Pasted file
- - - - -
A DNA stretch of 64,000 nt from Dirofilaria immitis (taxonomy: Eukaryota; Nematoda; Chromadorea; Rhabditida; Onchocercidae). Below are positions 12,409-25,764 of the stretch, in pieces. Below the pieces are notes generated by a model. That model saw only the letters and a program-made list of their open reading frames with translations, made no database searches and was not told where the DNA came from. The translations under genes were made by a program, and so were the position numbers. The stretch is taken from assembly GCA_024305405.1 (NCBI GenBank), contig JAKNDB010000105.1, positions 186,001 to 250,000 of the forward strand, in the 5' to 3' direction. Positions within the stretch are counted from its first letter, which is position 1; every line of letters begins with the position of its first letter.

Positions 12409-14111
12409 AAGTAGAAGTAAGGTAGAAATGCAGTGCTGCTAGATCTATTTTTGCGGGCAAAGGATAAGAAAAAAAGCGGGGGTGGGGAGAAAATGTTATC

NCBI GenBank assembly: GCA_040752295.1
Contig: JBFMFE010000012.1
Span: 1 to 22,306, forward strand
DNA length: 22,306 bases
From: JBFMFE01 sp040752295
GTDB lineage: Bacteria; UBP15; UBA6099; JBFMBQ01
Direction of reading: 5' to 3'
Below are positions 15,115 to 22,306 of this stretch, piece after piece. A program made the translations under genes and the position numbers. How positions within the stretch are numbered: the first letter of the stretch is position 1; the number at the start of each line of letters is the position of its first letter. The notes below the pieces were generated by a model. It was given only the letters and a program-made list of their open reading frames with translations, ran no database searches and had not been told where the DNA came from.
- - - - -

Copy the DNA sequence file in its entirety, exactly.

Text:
A DNA stretch of 64,000 nt from Dirofilaria immitis (taxonomy: Eukaryota; Nematoda; Chromadorea; Rhabditida; Onchocercidae). Below are positions 12,409-25,764 of the stretch, in pieces. Below the pieces are notes generated by a model. That model saw only the letters and a program-made list of their open reading frames with translations, made no database searches and was not told where the DNA came from. The translations under genes were made by a program, and so were the position numbers. The stretch is taken from assembly GCA_024305405.1 (NCBI GenBank), contig JAKNDB010000105.1, positions 186,001 to 250,000 of the forward strand, in the 5' to 3' direction. Positions within the stretch are counted from its first letter, which is position 1; every line of letters begins with the position of its first letter.

Positions 12409-14111
12409 AAGTAGAAGTAAGGTAGAAATGCAGTGCTGCTAGATCTATTTTTGCGGGCAAAGGATAAGAAAAAAAGCGGGGGTGGGGAGAAAATGTTATC

NCBI GenBank assembly: GCA_040752295.1
Contig: JBFMFE010000012.1
Span: 1 to 22,306, forward strand
DNA length: 22,306 bases
From: JBFMFE01 sp040752295
GTDB lineage: Bacteria; UBP15; UBA6099; JBFMBQ01
Direction of reading: 5' to 3'
Below are positions 15,115 to 22,306 of this stretch, piece after piece. A program made the translations under genes and the position numbers. How positions within the stretch are numbered: the first letter of the stretch is position 1; the number at the start of each line of letters is the position of its first letter. The notes below the pieces were generated by a model. It was given only the letters and a program-made list of their open reading frames with translations, ran no database searches and had not been told where the DNA came from.